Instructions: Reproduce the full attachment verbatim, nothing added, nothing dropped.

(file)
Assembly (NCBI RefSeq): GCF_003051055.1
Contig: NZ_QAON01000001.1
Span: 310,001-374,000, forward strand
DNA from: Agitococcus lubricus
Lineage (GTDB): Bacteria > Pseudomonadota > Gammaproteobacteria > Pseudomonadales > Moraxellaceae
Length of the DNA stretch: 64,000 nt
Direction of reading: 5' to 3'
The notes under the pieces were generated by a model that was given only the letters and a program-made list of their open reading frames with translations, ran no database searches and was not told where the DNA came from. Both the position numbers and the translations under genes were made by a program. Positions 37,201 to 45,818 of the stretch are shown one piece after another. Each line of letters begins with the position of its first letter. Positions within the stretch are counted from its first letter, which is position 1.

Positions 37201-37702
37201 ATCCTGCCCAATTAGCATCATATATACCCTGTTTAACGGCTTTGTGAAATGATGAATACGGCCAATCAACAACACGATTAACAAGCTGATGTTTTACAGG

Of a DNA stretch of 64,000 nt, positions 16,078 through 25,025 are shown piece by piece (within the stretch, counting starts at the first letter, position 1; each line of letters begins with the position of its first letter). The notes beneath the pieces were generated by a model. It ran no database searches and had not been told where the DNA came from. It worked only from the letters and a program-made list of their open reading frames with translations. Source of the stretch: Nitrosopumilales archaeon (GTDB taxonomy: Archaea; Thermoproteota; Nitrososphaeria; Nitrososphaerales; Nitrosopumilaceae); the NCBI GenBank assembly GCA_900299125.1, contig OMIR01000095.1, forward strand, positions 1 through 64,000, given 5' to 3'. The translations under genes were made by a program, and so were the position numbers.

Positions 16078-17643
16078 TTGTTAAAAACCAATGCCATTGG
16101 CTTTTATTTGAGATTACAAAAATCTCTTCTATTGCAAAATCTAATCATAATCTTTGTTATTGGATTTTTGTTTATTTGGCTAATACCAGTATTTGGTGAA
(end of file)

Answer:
Assembly (NCBI RefSeq): GCF_003051055.1
Contig: NZ_QAON01000001.1
Span: 310,001-374,000, forward strand
DNA from: Agitococcus lubricus
Lineage (GTDB): Bacteria > Pseudomonadota > Gammaproteobacteria > Pseudomonadales > Moraxellaceae
Length of the DNA stretch: 64,000 nt
Direction of reading: 5' to 3'
The notes under the pieces were generated by a model that was given only the letters and a program-made list of their open reading frames with translations, ran no database searches and was not told where the DNA came from. Both the position numbers and the translations under genes were made by a program. Positions 37,201 to 45,818 of the stretch are shown one piece after another. Each line of letters begins with the position of its first letter. Positions within the stretch are counted from its first letter, which is position 1.

Positions 37201-37702
37201 ATCCTGCCCAATTAGCATCATATATACCCTGTTTAACGGCTTTGTGAAATGATGAATACGGCCAATCAACAACACGATTAACAAGCTGATGTTTTACAGG

Of a DNA stretch of 64,000 nt, positions 16,078 through 25,025 are shown piece by piece (within the stretch, counting starts at the first letter, position 1; each line of letters begins with the position of its first letter). The notes beneath the pieces were generated by a model. It ran no database searches and had not been told where the DNA came from. It worked only from the letters and a program-made list of their open reading frames with translations. Source of the stretch: Nitrosopumilales archaeon (GTDB taxonomy: Archaea; Thermoproteota; Nitrososphaeria; Nitrososphaerales; Nitrosopumilaceae); the NCBI GenBank assembly GCA_900299125.1, contig OMIR01000095.1, forward strand, positions 1 through 64,000, given 5' to 3'. The translations under genes were made by a program, and so were the position numbers.

Positions 16078-17643
16078 TTGTTAAAAACCAATGCCATTGG
16101 CTTTTATTTGAGATTACAAAAATCTCTTCTATTGCAAAATCTAATCATAATCTTTGTTATTGGATTTTTGTTTATTTGGCTAATACCAGTATTTGGTGAA